of their yearbooks. Most of this cannot be done by hand, and if so, then it is painstakingly laborious.
The Internet is one of the greatest inventions of humanity. It is a massive network of computers, each with the ability to access any of the others. Ungodly amounts of information can be found on the Internet. It is the ultimate form of media, a combination of newspaper, radio, and as the average bandwidth is increasing, television. Using
the Internet, any two people anywhere can communicate for free, whether it is with text or voice. Video conferencing tools are becoming readily available to the public. New uses are being found for the Internet every day.
Audio/video editing and composition have been made much easier by computers. Cutting and pasting is no longer comprised of using scissors and tape on large reels of film. It no longer costs thousands of dollars of equipment to make a film or to compose music. Now emerging musicians have the ability to compose their own songs and publish them without having to obtain a record contract. Amateur filmmakers can produce work from their own homes. Graphics engineers can use computers to create three-dimensional models, or even to generate short or full-length films. Anybody who owns a computer can now enter the field of media production.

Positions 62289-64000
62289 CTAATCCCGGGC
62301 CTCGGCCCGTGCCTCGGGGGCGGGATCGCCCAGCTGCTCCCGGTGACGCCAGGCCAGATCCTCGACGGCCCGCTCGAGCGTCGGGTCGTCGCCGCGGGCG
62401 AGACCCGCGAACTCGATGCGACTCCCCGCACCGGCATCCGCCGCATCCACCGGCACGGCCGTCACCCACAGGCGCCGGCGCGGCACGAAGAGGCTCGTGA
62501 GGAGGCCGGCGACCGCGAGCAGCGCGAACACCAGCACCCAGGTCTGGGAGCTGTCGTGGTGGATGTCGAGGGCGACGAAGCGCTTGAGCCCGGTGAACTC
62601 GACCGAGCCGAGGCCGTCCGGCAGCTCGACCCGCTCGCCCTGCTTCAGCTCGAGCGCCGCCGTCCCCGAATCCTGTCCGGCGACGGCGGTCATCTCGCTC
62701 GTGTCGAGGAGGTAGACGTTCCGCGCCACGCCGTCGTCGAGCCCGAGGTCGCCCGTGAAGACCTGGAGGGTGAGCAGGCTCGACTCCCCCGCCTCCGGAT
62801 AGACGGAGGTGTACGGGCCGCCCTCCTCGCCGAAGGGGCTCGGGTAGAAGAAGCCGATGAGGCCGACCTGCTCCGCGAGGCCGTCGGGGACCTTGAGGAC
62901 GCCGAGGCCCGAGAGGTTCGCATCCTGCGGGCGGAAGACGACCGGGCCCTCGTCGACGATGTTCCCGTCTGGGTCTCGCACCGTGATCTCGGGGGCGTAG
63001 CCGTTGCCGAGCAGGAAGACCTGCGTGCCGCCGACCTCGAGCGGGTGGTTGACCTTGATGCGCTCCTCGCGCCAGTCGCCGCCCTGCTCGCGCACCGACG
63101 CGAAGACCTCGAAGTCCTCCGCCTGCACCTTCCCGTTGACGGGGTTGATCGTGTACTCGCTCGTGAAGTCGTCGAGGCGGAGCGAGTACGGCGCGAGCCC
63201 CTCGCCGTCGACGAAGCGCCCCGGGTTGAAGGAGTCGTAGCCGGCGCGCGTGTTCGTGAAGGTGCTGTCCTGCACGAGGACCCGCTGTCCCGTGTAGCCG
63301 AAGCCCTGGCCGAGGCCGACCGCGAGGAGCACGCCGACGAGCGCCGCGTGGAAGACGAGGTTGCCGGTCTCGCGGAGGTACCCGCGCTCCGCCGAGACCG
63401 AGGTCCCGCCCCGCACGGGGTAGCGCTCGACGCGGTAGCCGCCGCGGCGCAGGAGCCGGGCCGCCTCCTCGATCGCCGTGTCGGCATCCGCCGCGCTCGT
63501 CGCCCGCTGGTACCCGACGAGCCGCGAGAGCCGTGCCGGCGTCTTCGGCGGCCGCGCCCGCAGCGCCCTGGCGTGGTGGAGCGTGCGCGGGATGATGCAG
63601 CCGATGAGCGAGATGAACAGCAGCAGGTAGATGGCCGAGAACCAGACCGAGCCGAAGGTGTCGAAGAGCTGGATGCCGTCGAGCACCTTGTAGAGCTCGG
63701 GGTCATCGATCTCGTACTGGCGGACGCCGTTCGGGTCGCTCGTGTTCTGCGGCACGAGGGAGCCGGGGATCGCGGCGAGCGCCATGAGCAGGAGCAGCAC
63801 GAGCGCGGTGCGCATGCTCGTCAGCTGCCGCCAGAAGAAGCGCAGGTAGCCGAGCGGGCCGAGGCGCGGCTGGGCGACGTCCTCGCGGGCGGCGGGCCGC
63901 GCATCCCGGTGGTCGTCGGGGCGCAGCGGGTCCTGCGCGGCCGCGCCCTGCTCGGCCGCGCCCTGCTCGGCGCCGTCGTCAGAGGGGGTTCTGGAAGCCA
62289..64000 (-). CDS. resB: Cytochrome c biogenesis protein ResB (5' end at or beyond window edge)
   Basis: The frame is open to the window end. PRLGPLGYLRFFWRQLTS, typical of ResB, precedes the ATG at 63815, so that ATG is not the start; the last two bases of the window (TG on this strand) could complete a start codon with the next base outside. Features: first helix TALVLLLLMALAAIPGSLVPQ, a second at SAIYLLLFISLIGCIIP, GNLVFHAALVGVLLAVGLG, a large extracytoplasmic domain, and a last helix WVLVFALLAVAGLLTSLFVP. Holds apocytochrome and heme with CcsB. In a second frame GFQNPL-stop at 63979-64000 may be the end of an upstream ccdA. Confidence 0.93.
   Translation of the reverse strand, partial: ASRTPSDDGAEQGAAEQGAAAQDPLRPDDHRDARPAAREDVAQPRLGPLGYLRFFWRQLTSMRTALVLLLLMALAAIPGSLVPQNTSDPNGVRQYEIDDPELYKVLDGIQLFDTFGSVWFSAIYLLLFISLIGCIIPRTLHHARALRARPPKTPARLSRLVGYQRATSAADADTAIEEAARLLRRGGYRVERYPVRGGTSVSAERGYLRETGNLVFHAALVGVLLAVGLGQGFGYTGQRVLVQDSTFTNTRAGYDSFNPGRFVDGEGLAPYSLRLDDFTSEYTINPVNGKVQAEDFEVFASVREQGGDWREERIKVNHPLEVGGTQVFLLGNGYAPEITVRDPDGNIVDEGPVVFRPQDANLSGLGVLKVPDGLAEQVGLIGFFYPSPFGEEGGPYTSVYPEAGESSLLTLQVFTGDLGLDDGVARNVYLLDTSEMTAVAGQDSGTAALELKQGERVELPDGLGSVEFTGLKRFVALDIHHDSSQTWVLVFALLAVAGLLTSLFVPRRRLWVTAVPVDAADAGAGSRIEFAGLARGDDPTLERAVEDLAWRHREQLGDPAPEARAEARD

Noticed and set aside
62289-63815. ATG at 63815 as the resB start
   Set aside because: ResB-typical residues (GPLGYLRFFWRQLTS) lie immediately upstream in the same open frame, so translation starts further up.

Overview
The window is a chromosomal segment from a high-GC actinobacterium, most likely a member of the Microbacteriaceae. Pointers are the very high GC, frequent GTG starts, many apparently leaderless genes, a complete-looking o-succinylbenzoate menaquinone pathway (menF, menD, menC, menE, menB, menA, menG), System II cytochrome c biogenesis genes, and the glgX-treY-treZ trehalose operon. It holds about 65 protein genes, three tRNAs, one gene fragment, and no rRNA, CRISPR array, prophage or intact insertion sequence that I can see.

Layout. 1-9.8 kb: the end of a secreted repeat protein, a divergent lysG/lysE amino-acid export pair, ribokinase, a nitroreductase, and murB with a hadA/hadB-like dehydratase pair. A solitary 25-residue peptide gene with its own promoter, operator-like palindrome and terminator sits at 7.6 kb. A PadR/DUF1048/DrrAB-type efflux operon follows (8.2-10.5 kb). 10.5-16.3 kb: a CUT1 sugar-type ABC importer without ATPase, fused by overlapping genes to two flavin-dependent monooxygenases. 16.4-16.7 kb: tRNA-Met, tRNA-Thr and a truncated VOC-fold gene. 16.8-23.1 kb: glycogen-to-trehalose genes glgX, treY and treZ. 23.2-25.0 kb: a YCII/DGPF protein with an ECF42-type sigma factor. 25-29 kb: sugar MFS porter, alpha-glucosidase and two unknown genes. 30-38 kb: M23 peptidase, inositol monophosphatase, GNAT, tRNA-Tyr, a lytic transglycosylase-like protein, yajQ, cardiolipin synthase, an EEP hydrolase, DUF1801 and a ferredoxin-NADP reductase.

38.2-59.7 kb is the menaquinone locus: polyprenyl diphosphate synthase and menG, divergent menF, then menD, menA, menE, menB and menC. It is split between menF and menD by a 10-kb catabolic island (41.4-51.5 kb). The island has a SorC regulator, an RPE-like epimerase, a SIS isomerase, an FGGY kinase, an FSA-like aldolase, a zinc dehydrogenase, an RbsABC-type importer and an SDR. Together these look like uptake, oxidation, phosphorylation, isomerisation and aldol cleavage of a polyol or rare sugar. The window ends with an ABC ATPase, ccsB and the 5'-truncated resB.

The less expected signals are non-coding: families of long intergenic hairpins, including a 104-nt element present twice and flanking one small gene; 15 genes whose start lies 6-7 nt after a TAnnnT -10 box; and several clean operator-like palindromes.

Computers have so many uses that cannot be found anywhere else. Word processors are the perfect writing device because you can compose quickly and make changes easily. The Internet provides a fast, free, and unique way to get information or to communicate with others. Computers supply an affordable solution to nonprofessional audio and video composition. These reasons are why computers are so helpful in modern society. With the aid of computers, humankind is entering